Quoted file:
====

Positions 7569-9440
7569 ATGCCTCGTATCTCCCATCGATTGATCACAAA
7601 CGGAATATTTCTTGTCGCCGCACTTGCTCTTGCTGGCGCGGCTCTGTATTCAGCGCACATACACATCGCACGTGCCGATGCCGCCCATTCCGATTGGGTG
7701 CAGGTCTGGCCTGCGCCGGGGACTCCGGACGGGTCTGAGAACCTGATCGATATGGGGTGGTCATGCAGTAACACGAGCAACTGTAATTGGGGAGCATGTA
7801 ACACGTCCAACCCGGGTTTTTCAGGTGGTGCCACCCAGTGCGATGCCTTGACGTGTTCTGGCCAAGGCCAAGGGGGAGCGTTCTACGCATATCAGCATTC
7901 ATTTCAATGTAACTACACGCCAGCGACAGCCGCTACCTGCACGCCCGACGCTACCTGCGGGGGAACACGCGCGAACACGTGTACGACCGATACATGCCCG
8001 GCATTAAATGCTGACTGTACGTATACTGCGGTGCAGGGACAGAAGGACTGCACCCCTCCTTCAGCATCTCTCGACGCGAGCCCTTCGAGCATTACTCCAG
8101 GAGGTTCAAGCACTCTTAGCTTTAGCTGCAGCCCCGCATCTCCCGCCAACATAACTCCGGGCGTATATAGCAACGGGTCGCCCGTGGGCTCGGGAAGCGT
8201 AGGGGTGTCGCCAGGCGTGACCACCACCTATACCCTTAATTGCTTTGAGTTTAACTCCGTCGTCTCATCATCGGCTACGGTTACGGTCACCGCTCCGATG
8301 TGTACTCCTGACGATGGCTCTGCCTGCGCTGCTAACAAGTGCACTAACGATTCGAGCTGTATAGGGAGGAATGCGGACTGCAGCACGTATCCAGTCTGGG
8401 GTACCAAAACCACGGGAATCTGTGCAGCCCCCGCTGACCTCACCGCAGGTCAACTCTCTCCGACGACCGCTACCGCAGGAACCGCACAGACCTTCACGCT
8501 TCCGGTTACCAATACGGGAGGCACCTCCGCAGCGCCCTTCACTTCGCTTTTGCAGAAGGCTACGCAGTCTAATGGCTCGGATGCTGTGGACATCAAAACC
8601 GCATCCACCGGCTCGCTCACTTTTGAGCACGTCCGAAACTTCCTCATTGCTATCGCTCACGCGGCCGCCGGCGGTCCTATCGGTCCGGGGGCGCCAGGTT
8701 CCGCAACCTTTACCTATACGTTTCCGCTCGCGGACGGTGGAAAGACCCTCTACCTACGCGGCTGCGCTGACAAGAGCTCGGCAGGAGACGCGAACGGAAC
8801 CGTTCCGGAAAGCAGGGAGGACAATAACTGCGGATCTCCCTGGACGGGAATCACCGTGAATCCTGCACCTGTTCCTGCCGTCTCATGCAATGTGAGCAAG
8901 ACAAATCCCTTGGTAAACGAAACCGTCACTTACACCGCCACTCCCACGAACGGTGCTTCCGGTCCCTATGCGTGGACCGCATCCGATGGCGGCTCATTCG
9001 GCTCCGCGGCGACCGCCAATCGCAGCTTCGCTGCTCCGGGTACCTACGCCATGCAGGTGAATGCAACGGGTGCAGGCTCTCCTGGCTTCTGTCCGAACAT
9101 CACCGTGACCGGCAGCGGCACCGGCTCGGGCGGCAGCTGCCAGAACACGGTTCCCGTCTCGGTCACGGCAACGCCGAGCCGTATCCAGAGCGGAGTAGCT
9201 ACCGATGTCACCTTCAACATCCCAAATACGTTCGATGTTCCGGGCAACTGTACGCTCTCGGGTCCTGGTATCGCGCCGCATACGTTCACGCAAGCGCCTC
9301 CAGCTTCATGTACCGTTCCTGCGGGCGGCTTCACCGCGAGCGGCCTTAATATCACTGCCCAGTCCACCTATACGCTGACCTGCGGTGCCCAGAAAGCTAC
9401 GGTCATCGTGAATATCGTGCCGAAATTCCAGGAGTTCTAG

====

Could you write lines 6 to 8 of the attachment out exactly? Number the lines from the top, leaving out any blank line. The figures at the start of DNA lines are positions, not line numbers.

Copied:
7901 ATTTCAATGTAACTACACGCCAGCGACAGCCGCTACCTGCACGCCCGACGCTACCTGCGGGGGAACACGCGCGAACACGTGTACGACCGATACATGCCCG
8001 GCATTAAATGCTGACTGTACGTATACTGCGGTGCAGGGACAGAAGGACTGCACCCCTCCTTCAGCATCTCTCGACGCGAGCCCTTCGAGCATTACTCCAG
8101 GAGGTTCAAGCACTCTTAGCTTTAGCTGCAGCCCCGCATCTCCCGCCAACATAACTCCGGGCGTATATAGCAACGGGTCGCCCGTGGGCTCGGGAAGCGT